Matters of the Heart

Ministry leader and pastor, Yvonne Brooks, provides wise, compassionate and insightful advice to readers experiencing problematic life issues

How can I end a relationship with a preacher boyfriend who hit me?
I have been going out with a young man from my church for about four months. He is very well respected by the congregation, as he is a youth leader and preacher. I was initially excited and flattered when he showed interest in me; he is good-looking and considered a great catch. Most of the church knows we are seeing each other and is happy for us, but I feel under pressure to stay in the relationship even though I am not at all happy in it. I’ve found out that this ‘man of God’ has a bad temper, and when I frustrate him or he becomes impatient, he gets aggressive and shouts at me. He has even hit me—just the once, though. He was very apologetic when it happened. He is not the kind of man I want to spend my life with, and I want tips on how to get out of this relationship without causing too much fuss.
Ade, Kent

Pastor Yvonne:
Thank you so much for writing to me. There are so many red flags in your letter. As a man or woman of God, our private persona must measure up to our public persona. Good looks have to be complemented with good behaviour, a genuine heart for people, and what matters to God – personal relationships included. He hit you ‘once’ – that’s once too many. Who did you tell about this? A process has begun, where you are accepting violence and intemperate behaviour as part of a relationship and blaming yourself for his frustrations. Don’t allow any amount of joy on the part of the congregation to pressure you to continue with this relationship. You are the one who will live with the consequences. You stated that this is not the man you want to marry, so I encourage you not to waste time. Make an appointment to see your pastor and share your concerns. If you are worried about what to say, show them your letter and my response. Hopefully, they will agree to have a second meeting with yourself and the young man, and help you end the relationship if you desire. Hopefully, they will deal with some of the issues you have raised and make his continuing in ministry conditional on this.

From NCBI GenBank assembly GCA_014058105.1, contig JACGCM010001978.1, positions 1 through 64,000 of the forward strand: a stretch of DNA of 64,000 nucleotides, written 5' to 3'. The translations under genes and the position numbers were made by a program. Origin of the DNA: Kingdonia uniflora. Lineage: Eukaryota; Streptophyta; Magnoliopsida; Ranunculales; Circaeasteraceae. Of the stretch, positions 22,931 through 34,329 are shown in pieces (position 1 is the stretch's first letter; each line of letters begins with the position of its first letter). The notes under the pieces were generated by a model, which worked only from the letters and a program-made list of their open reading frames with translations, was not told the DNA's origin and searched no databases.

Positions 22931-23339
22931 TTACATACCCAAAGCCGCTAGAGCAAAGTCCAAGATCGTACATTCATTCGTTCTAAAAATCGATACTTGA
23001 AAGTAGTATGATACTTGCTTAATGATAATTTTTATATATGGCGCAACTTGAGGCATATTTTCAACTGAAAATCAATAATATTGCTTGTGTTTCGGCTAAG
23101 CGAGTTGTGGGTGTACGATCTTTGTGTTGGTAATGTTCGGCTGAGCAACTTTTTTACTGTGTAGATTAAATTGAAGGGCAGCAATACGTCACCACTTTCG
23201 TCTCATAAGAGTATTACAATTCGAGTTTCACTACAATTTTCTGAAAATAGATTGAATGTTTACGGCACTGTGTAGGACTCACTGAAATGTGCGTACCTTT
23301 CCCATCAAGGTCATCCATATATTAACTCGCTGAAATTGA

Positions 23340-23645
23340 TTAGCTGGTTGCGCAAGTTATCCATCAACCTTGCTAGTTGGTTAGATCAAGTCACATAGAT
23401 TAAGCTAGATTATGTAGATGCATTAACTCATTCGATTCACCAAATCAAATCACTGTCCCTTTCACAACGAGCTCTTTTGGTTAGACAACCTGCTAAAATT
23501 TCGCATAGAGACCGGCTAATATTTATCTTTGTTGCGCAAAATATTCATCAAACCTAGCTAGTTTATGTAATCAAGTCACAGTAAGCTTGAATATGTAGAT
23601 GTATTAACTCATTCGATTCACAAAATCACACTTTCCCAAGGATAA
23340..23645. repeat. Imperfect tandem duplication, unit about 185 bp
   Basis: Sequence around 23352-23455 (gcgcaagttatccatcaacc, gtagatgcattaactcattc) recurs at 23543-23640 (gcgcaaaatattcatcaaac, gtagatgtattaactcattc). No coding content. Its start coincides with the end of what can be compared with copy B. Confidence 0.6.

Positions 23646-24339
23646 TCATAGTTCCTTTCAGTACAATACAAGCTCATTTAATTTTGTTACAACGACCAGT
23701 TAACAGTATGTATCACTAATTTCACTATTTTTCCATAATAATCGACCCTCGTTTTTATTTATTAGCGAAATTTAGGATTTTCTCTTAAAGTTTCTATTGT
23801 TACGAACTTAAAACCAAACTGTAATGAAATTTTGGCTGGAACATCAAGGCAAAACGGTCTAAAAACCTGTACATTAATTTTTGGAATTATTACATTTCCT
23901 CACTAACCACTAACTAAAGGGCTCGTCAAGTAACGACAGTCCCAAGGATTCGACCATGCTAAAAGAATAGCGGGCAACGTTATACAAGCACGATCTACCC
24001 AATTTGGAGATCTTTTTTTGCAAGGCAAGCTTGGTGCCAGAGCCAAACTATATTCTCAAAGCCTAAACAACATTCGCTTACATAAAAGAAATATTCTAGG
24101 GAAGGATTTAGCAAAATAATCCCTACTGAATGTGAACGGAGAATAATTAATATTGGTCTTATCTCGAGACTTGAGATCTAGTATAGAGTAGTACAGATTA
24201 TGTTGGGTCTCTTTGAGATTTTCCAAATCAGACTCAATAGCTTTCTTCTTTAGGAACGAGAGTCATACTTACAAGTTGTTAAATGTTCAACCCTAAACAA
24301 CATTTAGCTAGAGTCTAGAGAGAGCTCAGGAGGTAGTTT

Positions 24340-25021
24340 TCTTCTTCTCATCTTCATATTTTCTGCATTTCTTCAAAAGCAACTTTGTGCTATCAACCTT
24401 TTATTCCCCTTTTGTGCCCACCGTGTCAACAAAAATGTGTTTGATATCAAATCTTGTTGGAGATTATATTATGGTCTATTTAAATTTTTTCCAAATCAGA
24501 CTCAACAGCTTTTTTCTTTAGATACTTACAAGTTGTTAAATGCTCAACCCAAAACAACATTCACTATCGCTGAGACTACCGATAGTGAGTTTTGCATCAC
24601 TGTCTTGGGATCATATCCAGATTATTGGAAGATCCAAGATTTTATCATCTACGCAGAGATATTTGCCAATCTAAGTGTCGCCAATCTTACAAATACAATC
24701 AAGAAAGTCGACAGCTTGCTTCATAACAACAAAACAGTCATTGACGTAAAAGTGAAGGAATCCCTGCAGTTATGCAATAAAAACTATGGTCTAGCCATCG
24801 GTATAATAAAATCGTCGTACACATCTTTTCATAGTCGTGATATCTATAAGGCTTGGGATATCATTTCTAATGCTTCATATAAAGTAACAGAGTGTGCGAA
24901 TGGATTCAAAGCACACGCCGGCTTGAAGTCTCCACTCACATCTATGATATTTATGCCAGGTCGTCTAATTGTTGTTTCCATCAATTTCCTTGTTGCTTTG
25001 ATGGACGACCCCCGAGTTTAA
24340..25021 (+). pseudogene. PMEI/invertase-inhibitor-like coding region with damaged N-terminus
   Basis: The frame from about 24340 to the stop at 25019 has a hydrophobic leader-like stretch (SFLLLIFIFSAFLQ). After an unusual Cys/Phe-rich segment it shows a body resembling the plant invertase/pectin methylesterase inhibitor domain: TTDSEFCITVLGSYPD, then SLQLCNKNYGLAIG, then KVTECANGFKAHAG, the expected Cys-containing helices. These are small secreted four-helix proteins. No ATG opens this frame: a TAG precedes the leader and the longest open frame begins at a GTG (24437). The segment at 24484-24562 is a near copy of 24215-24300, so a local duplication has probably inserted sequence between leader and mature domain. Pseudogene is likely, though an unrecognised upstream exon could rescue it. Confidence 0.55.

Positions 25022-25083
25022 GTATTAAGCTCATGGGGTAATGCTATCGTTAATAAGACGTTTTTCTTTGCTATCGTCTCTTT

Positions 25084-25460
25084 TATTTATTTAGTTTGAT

I’m looking for a new sense of purpose now my children have left home.
For the past 27 years, I have raised my family and been active in the church alongside my husband. I have loved and enjoyed my role but am now at a crossroads. All my children have left home, and I don’t know what to do with myself. I think it’s called ‘empty nest syndrome’. I have always had a good, loving relationship with my husband; however, I’m not sure about how to move my life forward. I have never been a careerist; my husband earned good money, so I was a stay-at-home wife and mother. However, now my children are gone, I desire a new sense of purpose and direction but don’t know how to find it. Any guidance you can give would be greatly appreciated.
Vivien, Bristol

Pastor Yvonne:
You are different from the woman who got married years ago; now you have wisdom, knowledge and experience. We were created for a specific purpose, and the things that you love to do, coupled with your gifts and talents, are all clues to your purpose. It’s time for you to put yourself on the front burner; you are not an accessory, but have your own unique purpose. Speak to your spouse and ask him to give you feedback about what he sees in you. You should also speak about how you see your lifestyle in the future and what you both desire.

Pastor Yvonne Brooks is a co-pastor at New Jerusalem Community Church, Birmingham, and founder of Woman of Purpose, a ministry that encourages women to fulfil their purpose. She is also a speaker and author. For more details, visit www.yvonneelizabethbrooks.com.uk.

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